1This letter from Joseph Reed to Mifflin has not been identified. On 10 Aug. Robert Hanson Harrison sent Mifflin further orders regarding King’s Bridge. “I have It in command from his Excelly,” Harrison writes, “to request in his name your particular attention to the Works erecting on the other side of Kings bridge—He conceives them to be of great consequence & therefore is desirous that they should be carried on with every degree of diligence that the situation of Affairs will admit of. As they are of such Importance & to make them more tenable against any Attempts that may be made by the Enemy to possess them, he desires that you will send four or Six Cannon from your Post as can best be Spared & have them mounted Immediately.

“Apprehensive that the Enemy If they go up the North River, may attempt to go down the [Spuyten Duyvil] Creek in their Boats and destroy Kings bridge, his Excellency Judges It necessary that you should direct Colo. Putnam & Monr Wiebert to mark out some Convenient Spot where a small Work proper for Its defence & Security must be thrown up as speedily as may be.

“His Excellency wishes you to sink as fast as possible the Vessels &c. for Obstructing the Channel & should you want more that you will certify Genl Putnam of the same” (DLC:GW).

Benjamin Holden (1729–1820) of Princeton, Mass., was lieutenant colonel of Col. Ephraim Doolittle’s Massachusetts regiment during 1775 and lieutenant colonel of Col. Israel Hutchinson’s 27th Continental Regiment during 1776. Holden was captured by the British sometime after 5 Oct. 1776 and was exchanged in April 1778 (see return of the 27th Continental Regiment, 5 Oct. 1776, in Force, American Archives description begins Peter Force, ed. American Archives. 9 vols. Washington, D.C., 1837–53. description ends , 5th ser., 2:901–2, and Elias Boudinot to GW, 22 April 1778, DNA:PCC, item 152).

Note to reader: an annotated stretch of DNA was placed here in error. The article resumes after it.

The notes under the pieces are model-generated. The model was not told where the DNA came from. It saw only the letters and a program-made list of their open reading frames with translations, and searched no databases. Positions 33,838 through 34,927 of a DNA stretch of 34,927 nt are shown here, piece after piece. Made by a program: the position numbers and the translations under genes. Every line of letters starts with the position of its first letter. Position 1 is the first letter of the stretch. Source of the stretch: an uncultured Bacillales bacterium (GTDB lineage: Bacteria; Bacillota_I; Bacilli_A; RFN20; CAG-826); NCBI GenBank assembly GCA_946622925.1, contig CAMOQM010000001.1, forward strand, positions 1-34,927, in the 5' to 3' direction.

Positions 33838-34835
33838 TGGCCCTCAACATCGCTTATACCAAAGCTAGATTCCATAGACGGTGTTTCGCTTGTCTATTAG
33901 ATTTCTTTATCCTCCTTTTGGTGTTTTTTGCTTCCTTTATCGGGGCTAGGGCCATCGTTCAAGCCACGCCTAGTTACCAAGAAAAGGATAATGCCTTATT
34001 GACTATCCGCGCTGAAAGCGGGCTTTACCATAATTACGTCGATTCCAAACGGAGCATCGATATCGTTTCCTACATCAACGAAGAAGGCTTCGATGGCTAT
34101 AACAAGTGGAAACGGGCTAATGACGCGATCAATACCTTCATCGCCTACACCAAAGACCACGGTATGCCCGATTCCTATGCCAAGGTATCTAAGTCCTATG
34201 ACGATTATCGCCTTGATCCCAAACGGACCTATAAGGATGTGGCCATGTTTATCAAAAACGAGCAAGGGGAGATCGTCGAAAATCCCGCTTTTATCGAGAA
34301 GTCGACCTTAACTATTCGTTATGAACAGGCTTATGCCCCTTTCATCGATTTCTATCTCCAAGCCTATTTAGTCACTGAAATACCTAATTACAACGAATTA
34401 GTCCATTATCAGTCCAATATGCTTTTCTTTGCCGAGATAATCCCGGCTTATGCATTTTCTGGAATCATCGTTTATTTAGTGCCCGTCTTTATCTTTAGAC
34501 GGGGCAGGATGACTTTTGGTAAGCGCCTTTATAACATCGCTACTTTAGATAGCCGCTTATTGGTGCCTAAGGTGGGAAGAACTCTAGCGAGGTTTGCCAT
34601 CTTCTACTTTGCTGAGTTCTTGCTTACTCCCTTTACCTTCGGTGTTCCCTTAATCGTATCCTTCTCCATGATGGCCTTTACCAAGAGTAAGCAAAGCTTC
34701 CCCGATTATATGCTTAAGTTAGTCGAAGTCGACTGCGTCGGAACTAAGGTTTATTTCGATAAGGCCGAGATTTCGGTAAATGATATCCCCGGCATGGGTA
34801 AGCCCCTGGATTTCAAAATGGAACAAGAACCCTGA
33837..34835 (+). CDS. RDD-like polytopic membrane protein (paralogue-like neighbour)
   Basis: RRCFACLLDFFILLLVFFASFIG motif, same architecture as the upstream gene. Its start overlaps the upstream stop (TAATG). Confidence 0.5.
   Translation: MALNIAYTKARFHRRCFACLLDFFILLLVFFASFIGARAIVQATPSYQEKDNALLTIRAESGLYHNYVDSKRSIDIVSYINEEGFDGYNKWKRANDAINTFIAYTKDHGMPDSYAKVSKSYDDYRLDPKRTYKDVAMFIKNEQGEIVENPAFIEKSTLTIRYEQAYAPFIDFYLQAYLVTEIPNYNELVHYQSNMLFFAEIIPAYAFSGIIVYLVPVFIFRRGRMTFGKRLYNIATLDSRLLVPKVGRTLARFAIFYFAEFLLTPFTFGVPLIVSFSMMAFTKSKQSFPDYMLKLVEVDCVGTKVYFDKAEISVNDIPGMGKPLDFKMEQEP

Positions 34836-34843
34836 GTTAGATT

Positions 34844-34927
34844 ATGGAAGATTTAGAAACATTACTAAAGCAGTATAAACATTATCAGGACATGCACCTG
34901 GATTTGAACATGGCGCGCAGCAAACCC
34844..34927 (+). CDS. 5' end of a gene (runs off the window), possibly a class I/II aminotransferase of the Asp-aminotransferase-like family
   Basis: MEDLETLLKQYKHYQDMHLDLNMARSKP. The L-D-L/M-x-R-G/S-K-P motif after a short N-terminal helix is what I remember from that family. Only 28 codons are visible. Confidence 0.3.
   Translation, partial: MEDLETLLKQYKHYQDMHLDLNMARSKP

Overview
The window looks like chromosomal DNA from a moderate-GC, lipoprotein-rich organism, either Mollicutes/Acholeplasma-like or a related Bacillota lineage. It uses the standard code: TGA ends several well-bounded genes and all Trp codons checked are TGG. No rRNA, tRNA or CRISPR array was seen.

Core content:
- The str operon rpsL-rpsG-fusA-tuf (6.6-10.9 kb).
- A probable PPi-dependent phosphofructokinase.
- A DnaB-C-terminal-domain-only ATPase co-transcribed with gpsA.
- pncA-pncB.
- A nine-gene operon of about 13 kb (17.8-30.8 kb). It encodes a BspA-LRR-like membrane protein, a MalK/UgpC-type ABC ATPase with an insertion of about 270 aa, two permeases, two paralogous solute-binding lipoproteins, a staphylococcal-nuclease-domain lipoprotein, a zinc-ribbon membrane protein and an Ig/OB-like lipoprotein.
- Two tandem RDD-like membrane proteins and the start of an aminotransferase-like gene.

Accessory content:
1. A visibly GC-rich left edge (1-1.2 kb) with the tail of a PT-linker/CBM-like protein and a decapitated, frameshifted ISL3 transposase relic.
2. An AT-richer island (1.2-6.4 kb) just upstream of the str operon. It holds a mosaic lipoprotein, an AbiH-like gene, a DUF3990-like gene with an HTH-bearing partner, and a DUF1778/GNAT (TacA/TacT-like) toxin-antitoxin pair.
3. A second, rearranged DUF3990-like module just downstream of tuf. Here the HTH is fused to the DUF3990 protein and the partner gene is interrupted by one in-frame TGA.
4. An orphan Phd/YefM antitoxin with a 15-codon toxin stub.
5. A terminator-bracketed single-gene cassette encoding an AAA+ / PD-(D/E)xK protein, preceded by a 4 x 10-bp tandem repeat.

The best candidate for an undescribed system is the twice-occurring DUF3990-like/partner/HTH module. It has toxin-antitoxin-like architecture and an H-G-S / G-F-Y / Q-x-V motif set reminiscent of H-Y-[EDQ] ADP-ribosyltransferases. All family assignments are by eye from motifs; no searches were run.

2The copy in the Reed Papers reads “Chevaux de frize.” An anonymous correspondent in New York wrote on 4 Aug.: “Last night four ships, chained and boomed, with a number of amazing large chevaux-de-frise, were sunk close by the fort, under the command of General Mifflin, which fort mounts thirty pieces of heavy cannon” (Force, American Archives description begins Peter Force, ed. American Archives. 9 vols. Washington, D.C., 1837–53. description ends , 5th ser., 1:752; see also GW to Hancock, 5 Aug., n.6).

3The copy in the Reed Papers reads “Iron work.”

4The copy in the Reed Papers reads “post.”

5The mutilated words within angle brackets are taken from Force, American Archives description begins Peter Force, ed. American Archives. 9 vols. Washington, D.C., 1837–53. description ends , 5th ser., 1:790–91. The copy in the Reed Papers reads: “possibly it may have been caused solely by the wind & current, she shall be unmoored this night if possible.”

6A barbette is a raised terrace or platform from which a gun can be fired over a parapet giving the gunner a wider range of fire than he has when firing through an embrasure.

7The mutilated word within angle brackets is taken from Force, American Archives description begins Peter Force, ed. American Archives. 9 vols. Washington, D.C., 1837–53. description ends , 5th ser., 1:790–91. The copy in the Reed Papers reads “Lowsing.”